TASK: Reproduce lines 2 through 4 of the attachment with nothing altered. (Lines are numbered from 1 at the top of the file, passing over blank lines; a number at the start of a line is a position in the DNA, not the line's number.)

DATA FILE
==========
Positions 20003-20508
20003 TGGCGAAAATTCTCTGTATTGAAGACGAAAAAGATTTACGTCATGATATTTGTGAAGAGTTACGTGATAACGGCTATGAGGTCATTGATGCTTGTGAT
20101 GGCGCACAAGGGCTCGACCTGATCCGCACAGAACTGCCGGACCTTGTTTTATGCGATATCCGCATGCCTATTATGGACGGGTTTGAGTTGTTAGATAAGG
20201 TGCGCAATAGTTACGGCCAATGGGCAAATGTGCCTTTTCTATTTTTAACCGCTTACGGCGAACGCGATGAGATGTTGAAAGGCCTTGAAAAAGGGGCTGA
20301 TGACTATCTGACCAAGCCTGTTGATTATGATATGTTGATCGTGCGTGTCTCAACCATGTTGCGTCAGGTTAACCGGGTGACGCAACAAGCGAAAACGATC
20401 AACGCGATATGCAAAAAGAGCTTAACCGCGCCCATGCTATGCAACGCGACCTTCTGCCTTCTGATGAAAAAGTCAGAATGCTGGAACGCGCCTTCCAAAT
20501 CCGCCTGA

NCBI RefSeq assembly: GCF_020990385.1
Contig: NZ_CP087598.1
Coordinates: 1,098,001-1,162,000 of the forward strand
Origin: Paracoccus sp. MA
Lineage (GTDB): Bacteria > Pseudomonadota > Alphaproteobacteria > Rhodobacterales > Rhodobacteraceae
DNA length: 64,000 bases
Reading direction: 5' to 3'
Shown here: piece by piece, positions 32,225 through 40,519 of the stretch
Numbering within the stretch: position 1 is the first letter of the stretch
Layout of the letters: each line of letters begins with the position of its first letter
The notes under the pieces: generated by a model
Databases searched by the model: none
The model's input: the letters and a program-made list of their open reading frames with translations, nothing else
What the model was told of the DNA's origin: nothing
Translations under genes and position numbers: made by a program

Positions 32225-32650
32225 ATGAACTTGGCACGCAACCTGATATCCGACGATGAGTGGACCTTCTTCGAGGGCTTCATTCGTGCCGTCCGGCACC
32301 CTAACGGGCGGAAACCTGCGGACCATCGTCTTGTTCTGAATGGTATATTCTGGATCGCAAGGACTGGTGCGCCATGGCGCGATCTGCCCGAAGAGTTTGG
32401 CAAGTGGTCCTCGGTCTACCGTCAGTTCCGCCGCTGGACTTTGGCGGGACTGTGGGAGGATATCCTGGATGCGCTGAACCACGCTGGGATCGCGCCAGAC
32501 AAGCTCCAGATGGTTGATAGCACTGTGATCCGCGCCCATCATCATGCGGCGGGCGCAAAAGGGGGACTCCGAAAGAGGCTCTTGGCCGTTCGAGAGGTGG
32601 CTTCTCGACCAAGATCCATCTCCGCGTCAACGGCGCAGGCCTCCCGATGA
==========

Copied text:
20003 TGGCGAAAATTCTCTGTATTGAAGACGAAAAAGATTTACGTCATGATATTTGTGAAGAGTTACGTGATAACGGCTATGAGGTCATTGATGCTTGTGAT
20101 GGCGCACAAGGGCTCGACCTGATCCGCACAGAACTGCCGGACCTTGTTTTATGCGATATCCGCATGCCTATTATGGACGGGTTTGAGTTGTTAGATAAGG
20201 TGCGCAATAGTTACGGCCAATGGGCAAATGTGCCTTTTCTATTTTTAACCGCTTACGGCGAACGCGATGAGATGTTGAAAGGCCTTGAAAAAGGGGCTGA